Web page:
- Phishing: Scammers are often able to gain access to the victim's login credentials through phishing scams. Phishing scams generally consist of an official-looking email from a reputable bank or company the victim does business with, directing them to log into their account via a helpfully provided link. The link leads to a portal controlled by the scammer, where they can capture the victim's login credentials.
- Skimming: Skimming is the actual swiping of a legitimate credit card through a card reader to record the card's information. In some cases, scammers may attach a skimmer to a legitimate card reader such as at an ATM or gas station. They may also attach a small camera to record the victim entering their pin number. In other cases, wait staff at restaurants other service workers that get left alone with credit cards may carry a portable skimmer that they can use when they are on their way to scan or swipe your card legitimately.
- Hacking: These days almost all merchants and businesses have databases of both financial and personal information about their clients and customers. In some cases, hackers may steal that information and use it themselves or they may sell it on the dark web.
In some cases, thieves may make an actual duplicate of the credit card, while in others they may simply use the number and CVV to make e-commerce purchases.
Counterfeit Credit Card Detection
E-commerce sites have their own security protocols in place to prevent the fraudulent use of credit cards. In fact, where it was once easier to use stolen credit card information online, it may now actually be easier to use a counterfeit credit card in person. While many stores have cameras at the register or located throughout the store, there are always ways to keep even cameras from being able to make a positive identification. As with all currency, credit card manufacturers have begun putting security features in place to help merchants spot counterfeited credit cards.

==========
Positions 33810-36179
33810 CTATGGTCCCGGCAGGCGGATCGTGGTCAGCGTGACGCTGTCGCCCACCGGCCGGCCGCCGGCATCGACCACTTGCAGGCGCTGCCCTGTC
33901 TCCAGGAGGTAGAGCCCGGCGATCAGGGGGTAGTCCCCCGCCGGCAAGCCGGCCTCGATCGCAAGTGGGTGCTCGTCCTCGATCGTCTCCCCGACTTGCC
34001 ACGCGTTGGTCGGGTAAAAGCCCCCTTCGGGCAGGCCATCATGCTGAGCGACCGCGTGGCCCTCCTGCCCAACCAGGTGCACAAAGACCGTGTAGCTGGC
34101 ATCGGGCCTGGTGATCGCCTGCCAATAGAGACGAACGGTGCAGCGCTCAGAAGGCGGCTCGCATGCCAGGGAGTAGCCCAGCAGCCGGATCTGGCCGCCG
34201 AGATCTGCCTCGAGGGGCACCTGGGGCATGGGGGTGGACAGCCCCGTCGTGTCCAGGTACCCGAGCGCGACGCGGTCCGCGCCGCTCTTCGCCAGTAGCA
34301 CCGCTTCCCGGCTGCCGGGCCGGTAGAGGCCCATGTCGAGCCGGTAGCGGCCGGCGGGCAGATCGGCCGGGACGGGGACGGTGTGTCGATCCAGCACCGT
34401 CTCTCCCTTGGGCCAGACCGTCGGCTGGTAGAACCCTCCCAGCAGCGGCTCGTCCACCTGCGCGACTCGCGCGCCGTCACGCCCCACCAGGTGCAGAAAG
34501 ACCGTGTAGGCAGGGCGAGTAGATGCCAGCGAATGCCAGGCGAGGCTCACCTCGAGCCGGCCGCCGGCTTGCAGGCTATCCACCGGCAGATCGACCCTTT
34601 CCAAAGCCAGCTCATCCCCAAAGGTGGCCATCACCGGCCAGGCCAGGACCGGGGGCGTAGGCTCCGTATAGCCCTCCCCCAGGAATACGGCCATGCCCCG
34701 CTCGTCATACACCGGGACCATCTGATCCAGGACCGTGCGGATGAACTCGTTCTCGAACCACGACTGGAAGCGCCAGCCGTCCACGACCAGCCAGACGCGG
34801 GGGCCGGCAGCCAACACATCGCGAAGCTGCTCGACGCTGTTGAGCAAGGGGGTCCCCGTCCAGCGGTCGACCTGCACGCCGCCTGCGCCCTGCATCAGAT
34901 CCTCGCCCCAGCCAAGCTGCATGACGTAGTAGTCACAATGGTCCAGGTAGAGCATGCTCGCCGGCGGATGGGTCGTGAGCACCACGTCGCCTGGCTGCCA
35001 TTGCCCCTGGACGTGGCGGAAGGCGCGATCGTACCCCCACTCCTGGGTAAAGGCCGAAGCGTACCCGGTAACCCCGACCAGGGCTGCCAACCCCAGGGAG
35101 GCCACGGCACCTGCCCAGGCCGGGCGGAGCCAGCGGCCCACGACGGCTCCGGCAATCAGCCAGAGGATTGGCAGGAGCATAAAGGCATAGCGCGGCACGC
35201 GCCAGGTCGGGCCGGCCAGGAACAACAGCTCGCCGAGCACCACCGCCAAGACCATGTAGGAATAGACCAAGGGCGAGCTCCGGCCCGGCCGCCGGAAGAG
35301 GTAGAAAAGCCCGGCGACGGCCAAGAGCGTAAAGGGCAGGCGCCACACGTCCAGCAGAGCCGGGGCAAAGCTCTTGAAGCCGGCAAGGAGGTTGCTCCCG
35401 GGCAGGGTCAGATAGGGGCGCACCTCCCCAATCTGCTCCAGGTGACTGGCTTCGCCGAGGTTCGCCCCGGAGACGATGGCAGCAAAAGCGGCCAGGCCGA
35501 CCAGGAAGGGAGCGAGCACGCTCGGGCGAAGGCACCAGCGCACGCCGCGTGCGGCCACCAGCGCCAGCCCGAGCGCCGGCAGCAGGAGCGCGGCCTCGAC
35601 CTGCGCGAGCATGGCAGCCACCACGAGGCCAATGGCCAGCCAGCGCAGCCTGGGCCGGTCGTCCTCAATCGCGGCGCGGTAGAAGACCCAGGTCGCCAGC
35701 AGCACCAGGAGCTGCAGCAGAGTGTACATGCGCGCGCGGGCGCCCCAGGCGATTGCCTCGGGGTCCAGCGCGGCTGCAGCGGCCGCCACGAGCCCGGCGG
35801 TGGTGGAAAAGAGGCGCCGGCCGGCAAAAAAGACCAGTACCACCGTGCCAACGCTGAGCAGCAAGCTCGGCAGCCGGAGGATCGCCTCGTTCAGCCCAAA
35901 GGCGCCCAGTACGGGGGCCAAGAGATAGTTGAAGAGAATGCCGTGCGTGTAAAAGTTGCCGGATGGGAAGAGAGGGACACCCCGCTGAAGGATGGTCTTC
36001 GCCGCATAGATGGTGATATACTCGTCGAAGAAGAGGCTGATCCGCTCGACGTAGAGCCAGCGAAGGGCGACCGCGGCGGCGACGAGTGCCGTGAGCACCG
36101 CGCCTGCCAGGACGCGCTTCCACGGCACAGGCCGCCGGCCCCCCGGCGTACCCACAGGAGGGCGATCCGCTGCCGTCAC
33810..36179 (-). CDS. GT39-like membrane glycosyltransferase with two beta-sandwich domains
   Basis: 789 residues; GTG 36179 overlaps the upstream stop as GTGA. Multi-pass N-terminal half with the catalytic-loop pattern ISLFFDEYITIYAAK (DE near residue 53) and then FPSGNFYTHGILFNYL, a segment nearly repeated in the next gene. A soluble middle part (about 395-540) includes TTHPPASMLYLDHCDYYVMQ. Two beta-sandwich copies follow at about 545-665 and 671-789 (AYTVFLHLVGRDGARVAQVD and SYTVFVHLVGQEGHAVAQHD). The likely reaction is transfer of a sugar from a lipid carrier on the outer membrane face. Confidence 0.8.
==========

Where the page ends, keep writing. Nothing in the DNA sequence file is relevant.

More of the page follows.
The best way to prevent credit card fraud is for merchants to familiarize themselves with these security features and always keep a lookout for cards missing these identifiers.
- The signature panel should have Visa or MasterCard microprinted through the pane, rather than being plain white. Microprinting is printing that seems to be a solid line when viewed with the naked eye, but become very small words or letters when viewed under a magnifying glass. Microprinting is very difficult to reproduce so most credit card forgers don't even bother.
- The numbers on the signature panel should slant to the left and match the last four digits of the number on the front of the card.
- MasterCards will contain a holographic image embedded into the back of the card. On MasterCards, it will be the MasterCard logo, Visa cards will have a holographic dove. The stamped numbers on the front should be stamped right through the holograph.
- Visa's embossed account numbers begin with a 4 and contain 13 or 16 digits, MasterCard's with a 5 and contain 16 digits.
iovation is a leading provider of fraud detection and prevention solutions as well as advanced multifactor authentication software for online banking, e-commerce, insurance, gambling, online communities, and travel and ticketing organizations.